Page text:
How to Be Ethical As An Actor
There are a lot of posts out there that talk about how to act or how to be professional on a set. What I don’t think gets talked about often enough is how to be ethical when you are working as an actor. Perhaps that’s because acting is manifested outwardly: it’s about being able to grasp the intentions and meanings of your lines and deliver them on cue, taking care of yourself physically, and being believable as the character. The choices you make behind the scenes, though, are just as important. As you go throughout your day (or night) on a film set, it’s worth keeping in mind that actors need to be just as ethical as people in other professions. It’s just not talked about as often, and I wish it were.
The first should be obvious but is often forgotten about: every actor, including me, should be respectful of their fellow actors and crew members and respect their needs. Hollywood is so pressure-filled that it can sometimes be hard to remember that we’re all living under the microscope. We’re always being asked to prove ourselves and to market our abilities. That never-ending spotlight on ourselves can cause us to forget sometimes that our co-star is a human being, one who deserves courtesy. I always appreciate the people who treat me and others well and make a point of remembering them. Those are the ones I would like to hire again for my films.
I also believe very strongly in supporting the success of other actors (or anyone working in the film industry, for that matter). There are, unfortunately, a limited number of roles every year, so there will always be competition for each one. As I can personally attest, you’re going to lose more than you win. With those kinds of odds and with the professional rewards at stake, the frustration you feel when you don’t get a role is understandable. However, I and many of my peers still believe in being classy. Why be jealous when someone else gets the role you wanted? Rather than believe something was taken from you, you could instead learn from the whole experience and use it to do better next time. And yes, there will be a next time!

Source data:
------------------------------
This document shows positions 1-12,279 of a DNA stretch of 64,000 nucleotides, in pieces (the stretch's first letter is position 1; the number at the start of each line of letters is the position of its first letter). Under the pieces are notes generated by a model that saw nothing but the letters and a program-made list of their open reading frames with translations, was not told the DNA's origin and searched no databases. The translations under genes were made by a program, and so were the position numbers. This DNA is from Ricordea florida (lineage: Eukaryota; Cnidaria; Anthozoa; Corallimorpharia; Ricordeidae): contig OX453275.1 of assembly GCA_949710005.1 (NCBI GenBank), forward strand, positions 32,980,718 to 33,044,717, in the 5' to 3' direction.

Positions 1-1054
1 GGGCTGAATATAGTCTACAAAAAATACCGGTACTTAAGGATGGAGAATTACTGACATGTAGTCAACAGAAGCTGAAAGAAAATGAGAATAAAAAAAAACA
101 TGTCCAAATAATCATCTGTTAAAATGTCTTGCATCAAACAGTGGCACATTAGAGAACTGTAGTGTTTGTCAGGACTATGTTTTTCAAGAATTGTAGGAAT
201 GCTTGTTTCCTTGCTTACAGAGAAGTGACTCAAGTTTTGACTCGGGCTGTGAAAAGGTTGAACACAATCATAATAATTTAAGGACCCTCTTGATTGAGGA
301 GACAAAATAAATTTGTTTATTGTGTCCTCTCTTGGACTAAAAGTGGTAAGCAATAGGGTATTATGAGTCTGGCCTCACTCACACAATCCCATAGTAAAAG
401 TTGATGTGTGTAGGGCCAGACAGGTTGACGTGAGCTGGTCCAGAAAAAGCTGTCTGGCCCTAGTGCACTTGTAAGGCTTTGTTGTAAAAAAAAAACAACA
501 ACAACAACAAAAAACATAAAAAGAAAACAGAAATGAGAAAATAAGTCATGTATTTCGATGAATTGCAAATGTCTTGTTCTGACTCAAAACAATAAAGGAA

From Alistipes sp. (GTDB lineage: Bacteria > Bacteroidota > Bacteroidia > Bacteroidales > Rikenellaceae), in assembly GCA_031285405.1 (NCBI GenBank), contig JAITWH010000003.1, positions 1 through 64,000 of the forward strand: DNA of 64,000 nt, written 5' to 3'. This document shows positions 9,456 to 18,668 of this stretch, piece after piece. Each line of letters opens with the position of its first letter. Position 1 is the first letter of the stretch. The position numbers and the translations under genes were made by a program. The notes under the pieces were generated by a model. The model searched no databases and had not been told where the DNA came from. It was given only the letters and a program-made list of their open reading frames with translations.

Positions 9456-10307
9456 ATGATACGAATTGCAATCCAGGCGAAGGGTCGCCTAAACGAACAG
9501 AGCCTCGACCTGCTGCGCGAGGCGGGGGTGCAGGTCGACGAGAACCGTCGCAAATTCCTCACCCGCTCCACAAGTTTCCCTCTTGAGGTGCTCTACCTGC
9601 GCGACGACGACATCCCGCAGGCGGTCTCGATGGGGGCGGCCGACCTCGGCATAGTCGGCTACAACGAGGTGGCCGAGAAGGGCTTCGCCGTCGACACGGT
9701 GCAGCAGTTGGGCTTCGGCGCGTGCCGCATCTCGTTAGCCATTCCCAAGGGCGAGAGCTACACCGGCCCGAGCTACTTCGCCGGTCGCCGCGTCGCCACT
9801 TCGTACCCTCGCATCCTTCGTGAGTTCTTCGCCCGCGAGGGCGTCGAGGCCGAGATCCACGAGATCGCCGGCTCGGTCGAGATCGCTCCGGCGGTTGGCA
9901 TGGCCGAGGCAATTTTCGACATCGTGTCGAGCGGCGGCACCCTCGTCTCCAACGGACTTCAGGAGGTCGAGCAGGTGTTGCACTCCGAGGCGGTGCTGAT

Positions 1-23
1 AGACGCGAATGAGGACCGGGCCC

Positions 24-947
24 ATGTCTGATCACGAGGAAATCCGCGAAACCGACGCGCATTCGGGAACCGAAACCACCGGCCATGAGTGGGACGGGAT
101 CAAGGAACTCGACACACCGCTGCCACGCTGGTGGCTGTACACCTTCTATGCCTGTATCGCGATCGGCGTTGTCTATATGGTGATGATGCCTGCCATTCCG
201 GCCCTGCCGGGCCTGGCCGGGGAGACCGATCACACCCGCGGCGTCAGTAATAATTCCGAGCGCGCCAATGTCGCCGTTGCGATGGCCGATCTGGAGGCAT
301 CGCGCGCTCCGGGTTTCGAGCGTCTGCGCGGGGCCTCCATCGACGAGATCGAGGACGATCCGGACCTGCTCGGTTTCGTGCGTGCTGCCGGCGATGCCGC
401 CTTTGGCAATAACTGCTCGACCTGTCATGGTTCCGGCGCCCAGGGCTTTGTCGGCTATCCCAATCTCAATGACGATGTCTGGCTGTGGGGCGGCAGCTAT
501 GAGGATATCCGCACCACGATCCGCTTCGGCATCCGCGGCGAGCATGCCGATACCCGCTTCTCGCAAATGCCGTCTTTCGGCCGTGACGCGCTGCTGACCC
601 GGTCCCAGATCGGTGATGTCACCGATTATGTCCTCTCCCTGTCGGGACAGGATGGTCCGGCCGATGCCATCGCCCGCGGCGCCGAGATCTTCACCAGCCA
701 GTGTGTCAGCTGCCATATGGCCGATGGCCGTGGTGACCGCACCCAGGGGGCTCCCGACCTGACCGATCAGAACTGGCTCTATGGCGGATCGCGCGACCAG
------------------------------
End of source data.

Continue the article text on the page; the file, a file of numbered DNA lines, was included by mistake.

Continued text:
The importance of friends and family for those working in the movie industry can’t be overstated. You’ve probably already found out how bizarre your work hours can be. While your husband is sleeping in a warm bed, you’re out in freezing weather in the middle of the night on a set, doing the twentieth take and trying to beat the sun. Those long hours spent shooting a movie can take a toll on your relationships unless you prioritize them. Also, while I fully support the drive and determination it takes to succeed in showbiz, please try to not let it make you emotionally distant. We actors can sometimes live too much in our heads, where we explore our characters and endlessly replay takes. It can make us a bit hard to talk to, so I recommend coming down out of the film each day and checking in with those people who have been with you the whole way in Hollywood.
In the end, the movie world is, in many ways, no different from working anywhere else. You still need to treat people fairly, respect each other’s boundaries, and congratulate those who move up even when you don’t. What makes it hard at times is knowing that your odds of success aren’t exactly in your favor. Isn’t that part of the adventure, however? You’ve come this far; you’ve got the guts, the talent, and the vision. You’ll attain the success you’ve always dreamed of - just treat your peers well and be worthy of it.